Certain changes have been made in the circuit of the "A" amplifier for use with ribbon microphones, in order to screen the amplifier completely from the input line, and to modify the frequency characteristic of the amplifier so that in conjunction with the ribbon microphone the desired overall frequency response is obtained.
The input transformer (see Figure 4) has a high step-up ratio (turns ratio 1/14.5) and very efficient screening between the primary and secondary windings. The primary has 300 ohms connected across it and is not normally connected to the Control room earthing system. The secondary is unloaded and the control potentiometer has been moved to the input of the second stage to replace the grid leak formerly connected there. An MH/40 valve, which was specially developed for use with ribbon microphones and has an extremely low value of internal noise, is used in the first stage.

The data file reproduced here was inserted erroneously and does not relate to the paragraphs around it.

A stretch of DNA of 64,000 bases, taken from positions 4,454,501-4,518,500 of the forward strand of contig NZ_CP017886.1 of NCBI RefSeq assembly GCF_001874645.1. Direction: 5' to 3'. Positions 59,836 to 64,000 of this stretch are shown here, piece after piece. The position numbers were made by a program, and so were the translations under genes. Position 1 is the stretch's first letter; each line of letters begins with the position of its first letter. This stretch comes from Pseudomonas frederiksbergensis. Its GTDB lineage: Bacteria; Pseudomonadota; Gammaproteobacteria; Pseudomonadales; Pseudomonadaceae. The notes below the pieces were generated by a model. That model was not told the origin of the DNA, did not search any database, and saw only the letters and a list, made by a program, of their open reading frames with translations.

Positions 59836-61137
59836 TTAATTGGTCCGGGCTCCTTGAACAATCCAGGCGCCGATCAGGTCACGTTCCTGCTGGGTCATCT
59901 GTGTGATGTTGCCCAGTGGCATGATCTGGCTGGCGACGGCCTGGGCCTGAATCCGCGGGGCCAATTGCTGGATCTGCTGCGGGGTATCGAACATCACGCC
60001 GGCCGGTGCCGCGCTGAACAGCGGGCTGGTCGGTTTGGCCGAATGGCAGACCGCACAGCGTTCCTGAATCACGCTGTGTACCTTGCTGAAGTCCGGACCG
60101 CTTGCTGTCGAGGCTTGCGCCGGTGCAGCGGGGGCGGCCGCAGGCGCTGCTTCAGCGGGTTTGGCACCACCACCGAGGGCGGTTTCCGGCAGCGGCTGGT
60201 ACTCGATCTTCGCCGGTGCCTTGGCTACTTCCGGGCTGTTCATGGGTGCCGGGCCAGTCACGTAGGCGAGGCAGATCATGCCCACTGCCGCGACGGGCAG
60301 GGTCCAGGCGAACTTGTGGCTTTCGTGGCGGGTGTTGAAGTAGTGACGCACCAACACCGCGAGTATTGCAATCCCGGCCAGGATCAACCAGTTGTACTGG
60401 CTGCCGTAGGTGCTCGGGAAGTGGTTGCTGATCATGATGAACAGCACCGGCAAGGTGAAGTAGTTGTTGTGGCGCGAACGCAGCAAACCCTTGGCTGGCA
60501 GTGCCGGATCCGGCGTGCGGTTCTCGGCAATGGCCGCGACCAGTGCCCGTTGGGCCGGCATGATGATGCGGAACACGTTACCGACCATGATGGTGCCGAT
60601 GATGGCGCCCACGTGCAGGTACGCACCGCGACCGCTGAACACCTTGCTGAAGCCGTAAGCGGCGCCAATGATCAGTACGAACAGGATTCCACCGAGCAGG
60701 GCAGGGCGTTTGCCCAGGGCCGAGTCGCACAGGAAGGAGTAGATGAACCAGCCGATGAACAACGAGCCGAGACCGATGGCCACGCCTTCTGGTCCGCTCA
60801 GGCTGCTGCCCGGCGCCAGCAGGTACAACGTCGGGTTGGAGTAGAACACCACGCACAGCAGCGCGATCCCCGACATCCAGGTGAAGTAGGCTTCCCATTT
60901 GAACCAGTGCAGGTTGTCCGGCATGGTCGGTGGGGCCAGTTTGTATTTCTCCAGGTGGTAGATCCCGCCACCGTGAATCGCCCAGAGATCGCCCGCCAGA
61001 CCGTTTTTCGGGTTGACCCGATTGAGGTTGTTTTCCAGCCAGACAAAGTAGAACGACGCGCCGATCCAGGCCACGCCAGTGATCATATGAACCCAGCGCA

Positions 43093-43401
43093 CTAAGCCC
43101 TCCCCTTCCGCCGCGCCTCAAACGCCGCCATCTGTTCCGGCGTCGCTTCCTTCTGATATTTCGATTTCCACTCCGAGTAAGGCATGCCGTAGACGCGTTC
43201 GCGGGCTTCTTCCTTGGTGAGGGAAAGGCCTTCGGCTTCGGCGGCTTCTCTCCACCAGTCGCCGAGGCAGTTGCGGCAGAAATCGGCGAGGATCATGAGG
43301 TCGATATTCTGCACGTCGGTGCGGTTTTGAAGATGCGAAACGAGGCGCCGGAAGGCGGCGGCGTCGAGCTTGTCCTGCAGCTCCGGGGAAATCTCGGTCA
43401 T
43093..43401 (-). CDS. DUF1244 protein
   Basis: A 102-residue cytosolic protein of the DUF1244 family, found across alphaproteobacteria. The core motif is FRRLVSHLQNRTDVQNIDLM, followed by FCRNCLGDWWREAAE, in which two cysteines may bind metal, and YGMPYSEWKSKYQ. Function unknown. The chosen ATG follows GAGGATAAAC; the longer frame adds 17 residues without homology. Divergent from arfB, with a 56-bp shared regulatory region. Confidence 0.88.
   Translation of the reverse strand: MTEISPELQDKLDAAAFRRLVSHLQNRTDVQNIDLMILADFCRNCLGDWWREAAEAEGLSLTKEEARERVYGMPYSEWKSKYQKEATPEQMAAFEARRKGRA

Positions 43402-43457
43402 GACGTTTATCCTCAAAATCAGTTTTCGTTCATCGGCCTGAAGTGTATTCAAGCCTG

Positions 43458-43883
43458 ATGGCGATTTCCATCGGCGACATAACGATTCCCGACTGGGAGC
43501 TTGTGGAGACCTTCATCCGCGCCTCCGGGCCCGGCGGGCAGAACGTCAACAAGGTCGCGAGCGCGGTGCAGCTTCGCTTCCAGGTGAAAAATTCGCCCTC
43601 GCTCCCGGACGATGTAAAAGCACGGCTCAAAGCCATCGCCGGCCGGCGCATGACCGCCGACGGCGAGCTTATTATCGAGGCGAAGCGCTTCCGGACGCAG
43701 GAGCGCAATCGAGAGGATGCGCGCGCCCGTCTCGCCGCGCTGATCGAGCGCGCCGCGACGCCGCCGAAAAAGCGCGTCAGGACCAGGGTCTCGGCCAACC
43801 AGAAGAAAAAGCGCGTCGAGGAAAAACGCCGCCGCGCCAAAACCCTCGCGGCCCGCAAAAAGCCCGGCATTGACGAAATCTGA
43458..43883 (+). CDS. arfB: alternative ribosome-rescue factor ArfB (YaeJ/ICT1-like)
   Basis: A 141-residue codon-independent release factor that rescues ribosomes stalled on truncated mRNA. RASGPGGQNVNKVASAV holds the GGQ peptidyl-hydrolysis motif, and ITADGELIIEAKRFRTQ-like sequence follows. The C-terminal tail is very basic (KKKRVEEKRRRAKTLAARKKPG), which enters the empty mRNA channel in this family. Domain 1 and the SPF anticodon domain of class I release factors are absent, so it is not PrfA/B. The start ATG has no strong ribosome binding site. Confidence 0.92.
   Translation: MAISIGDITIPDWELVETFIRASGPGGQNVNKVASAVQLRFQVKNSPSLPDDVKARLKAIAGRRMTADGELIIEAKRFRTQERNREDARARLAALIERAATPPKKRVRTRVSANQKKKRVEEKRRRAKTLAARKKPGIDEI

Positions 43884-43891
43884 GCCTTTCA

By leaving the secondary of the input transformer unloaded a gradually rising characteristic is obtained, the rise amounting to about +3 db. at 9,000 c/s and thus compensating for the slight fall at the upper frequencies in the frequency response characteristic of the microphone itself. The increase in the low frequency response of the microphone is corrected by the network consisting of the condensers C1 and C2 and the inductance "L," connected in the output of the first valve and giving a fairly sharp cut off in the region of 50 c/s. A similar result can be obtained by reducing the value of the coupling condenser in the output stage of the amplifier, which is the scheme adopted for modifying existing amplifiers. Actually as shown in Figure 5, an additional small condenser C5 is connected in series with the existing condenser. By these means a sensibly flat overall frequency response characteristic is obtained for the "A" amplifier and ribbon microphone from about 50 c/s to about 10,000 c/s.